The critique itself was not surprising to me as I have followed the same path in my book. Seeing it as political can lessen its universal potential impact because politics has become a black and white, zero-sum game these days. Dreher says of the film that it “argues that rampant consumerism, technopoly, and the exaltation of comfort is causing us to weaken our souls and bodies, and sell out our birthright of political freedom.” I see the film more as an existential comment probing beyond politics, exposing what we are doing to ourselves at the level of being. In any case the film is remarkable and a must-see. Having struggled with the process of putting these same ideas in a book, I am both jealous and awed by the extraordinary power of visual parables and film to tell the same story.

Every Journey Begins with the First Step

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Welcome. This is my very first post to this new website where I hope can convince you to start thinking about sustainability in an entirely new way. By way of introduction, I am a former MIT professor, who, after 30 years of using my MIT PhD in chemical engineering to solve environmental problems, followed by a presidential appointment to plan water policy for New England, has now focused my energy on how to produce long-term sustainability. I am building on and leveraging my past experience with several foci: environment, sustainability and technology. I have spent almost all of my now very long professional life doing research connected with the environment and applying whatever I learned to improve the way businesses and governments act towards it. Also, as a parent, and grandparent, I can’t but help become increasingly concerned about the long-term human impact of current trends, and am more personally committed to making change for future generations. In these last few years, having much more time to reflect, I have put my thoughts into a book, which, of course, you can purchase through this site.

Now that the book is soon to be available, I plan to use this website to continue to talk about these ideas as they mature and change. Some of the themes that you will read about repeatedly might appear as being critical and negative about the very subject I care most deeply about. That is definitely not the case. I am being critical in the philosophical or sociological sense, digging deep into those beliefs, values, and norms that drive our individual and collective societal activities, always trying to understand why so many of these underlying cultural forces fail so badly to get us what we strive for. My hope in this undertaking is to open up our thinking to wholly new ways of addressing the continually worsening unsustainability manifest in both the state of the natural world and our own human condition. I have been inspired to undertake this route by Einstein who said, “The significant problems we face cannot be solved at the same level of thinking we were at when we created them.”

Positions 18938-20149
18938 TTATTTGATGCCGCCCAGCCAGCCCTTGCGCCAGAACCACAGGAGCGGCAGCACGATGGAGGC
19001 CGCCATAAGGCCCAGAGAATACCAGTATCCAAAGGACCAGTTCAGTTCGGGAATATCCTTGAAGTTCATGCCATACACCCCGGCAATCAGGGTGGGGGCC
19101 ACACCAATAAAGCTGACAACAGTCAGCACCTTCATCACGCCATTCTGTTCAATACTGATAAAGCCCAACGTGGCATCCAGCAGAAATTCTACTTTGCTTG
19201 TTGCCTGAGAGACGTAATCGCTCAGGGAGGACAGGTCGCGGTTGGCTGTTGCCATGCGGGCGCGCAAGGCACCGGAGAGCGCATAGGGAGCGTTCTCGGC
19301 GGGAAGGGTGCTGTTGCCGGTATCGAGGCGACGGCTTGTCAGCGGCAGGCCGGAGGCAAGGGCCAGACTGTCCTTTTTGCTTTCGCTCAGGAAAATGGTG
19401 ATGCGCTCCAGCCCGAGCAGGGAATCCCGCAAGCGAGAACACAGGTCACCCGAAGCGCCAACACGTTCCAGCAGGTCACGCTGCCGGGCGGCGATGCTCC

For me sustainability is not the same as sustainable development. My definition of sustainability

Sustainability is the possibility that humans
 and other life will flourish on Earth forever.

invokes a positive vision in place of the process-based notion of sustainable development. Flourishing in the key. It is a metaphor for all of the attributes humans have been aiming towards from our earliest times on Earth: health, goodness, loving relationships, authentic satisfaction, and many more. In our misdirected efforts to get there, we are merely putting Band-Aids on the wounds to nature and ourselves that are being created by the very ways we live in our modern world. The Band-Aids are important steps towards reversing the ominous trajectory we are on, but only can reduce unsustainability. Doing less damage is necessary, but is not the way toward sustainability.

In periodic posts to this website, I will continue to comment on my own ideas as well as those showing up on the web, in news media, and elsewhere. You may find some “answers” here, but that is not my intent. Many other websites offer up such answers. I believe it is the questions that are key. If one does not ask the right questions, the answers that float into view are very likely to be ineffective or worse: they may make the situation at hand more problematic and difficult. Another variation of Einsteins’s insight above. Again welcome to the world of sustainability as flourishing. Your ideas and comments are always welcome.